Orange, NJ 07050
- Cost: $$
- Credit Cards: All Major
- Alcohol: Full Bar
- Parking: Private Lot
December 16, 2016
Nostalgia for Italian-American classics has been very profitable across the Hudson lately. In Jersey, we don’t have to turn back the clock. Some places – like Libretti’s – have never left.
Entering Libretti’s is like stepping into a Mad Men set. The restaurant is dark and a little gaudy, with way too many mirrors. You half expect to see a table of wise guys with their girlfriends in the lounge. What you do see, however, are multi-generational families, of all backgrounds, enjoying the Italian-American dishes that have been on the menu for decades.
On a recent visit, I indulged a sudden craving for one of these classics. I wasn’t planning on ordering it, but as soon as I saw homemade meat lasagna on the menu, I couldn’t resist. Growing up, lasagna was only served on holidays at family gatherings, typically between the antipasto and the main course. Lasagna became the focus of the meal. (Our Thanksgiving turkey was often an afterthought.) At Libretti’s, the substantial rectangle of layered pasta, chesses, and ground meat – slathered with plenty of bright red, tangy tomato sauce – is not necessarily the prettiest dish on a plate, but the flavors and textures are spot on. It had been a long time since I had eaten lasagna, and this version satisfies.
Libretti’s in Orange, New Jersey is worth a visit for the Italian-American food you remember, without the celebrity buzz, crazy portions or prices of the red sauce revival elsewhere.
One of the better old school Italian restaurants in the Oranges, Libretti’s is still worth a visit for red sauce classics.
Among the cluster of old Italian restaurants north of the NJ Transit tracks in this formerly industrial section of Orange, NJ, Libretti’s, established in 1950, stands out for its classic Italian-American dishes.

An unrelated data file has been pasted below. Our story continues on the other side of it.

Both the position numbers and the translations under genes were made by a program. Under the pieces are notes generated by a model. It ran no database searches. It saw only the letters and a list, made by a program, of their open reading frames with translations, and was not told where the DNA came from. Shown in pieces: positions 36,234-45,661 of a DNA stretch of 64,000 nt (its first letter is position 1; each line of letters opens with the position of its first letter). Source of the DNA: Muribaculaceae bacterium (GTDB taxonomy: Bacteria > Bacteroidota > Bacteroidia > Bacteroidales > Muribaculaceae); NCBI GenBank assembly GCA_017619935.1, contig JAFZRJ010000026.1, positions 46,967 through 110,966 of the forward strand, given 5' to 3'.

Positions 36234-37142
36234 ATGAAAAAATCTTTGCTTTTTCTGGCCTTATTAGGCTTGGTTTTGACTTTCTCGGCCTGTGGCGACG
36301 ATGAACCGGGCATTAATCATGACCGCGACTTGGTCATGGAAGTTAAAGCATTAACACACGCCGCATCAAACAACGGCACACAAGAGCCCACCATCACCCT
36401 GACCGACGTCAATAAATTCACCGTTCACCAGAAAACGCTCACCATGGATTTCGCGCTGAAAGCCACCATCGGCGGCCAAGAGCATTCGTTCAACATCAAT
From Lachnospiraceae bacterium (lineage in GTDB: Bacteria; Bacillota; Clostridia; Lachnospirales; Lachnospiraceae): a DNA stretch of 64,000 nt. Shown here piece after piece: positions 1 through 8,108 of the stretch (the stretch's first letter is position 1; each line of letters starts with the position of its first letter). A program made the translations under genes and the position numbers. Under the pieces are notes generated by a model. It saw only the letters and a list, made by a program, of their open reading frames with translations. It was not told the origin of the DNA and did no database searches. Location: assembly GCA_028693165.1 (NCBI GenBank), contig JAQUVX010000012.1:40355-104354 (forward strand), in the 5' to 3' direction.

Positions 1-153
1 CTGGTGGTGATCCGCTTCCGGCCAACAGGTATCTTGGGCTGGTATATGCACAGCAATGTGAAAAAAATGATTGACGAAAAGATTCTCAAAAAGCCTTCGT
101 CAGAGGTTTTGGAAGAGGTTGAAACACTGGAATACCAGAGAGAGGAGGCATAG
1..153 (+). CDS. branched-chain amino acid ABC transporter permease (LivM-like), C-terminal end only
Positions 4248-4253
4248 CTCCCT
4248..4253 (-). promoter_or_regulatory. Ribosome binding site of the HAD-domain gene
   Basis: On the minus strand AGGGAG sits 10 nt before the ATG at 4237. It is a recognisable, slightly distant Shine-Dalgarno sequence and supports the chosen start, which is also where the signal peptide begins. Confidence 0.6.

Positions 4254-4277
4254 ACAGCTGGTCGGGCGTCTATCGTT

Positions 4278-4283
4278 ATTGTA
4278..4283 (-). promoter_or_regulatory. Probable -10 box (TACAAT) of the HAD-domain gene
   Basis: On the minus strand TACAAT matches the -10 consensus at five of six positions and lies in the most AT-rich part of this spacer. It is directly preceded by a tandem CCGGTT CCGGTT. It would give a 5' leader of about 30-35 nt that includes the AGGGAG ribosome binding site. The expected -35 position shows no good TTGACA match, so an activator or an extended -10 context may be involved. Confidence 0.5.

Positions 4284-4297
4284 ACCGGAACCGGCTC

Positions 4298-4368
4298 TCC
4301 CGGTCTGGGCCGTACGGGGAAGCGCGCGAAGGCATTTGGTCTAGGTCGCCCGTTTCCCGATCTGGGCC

On the corner of Nassau and South Jefferson Streets, Libretti’s competes in the Valley neighborhood of Orange with nearby Bella Italia and The Appian Way, all established when this was a predominantly Italian-American community.
You enter the restaurant through a full bar and lounge (hosting Karaoke on Friday and Saturday nights). Around a corner, there are tables and booths in the heavily mirrored dining room. Libretti’s also has two banquet rooms.
I was impressed by the strong flavors in the dishes we tried. The excellent mussels with hot peppers are very spicy – the way I like them. Spaghetti Putanesca features forceful quantities of capers and anchovies. Pasta dishes here are a good bet. The menu also includes Italian-American classics like Chicken Murphy, Veal Francaise and Shrimp Scampi. I noticed, but didn’t try, the House Specialty: Trippa alla Romano. For dessert, try a cannoli. The filling is homemade and not too sweet.
With moderate prices and solid food, Libretti’s has earned a loyal clientele.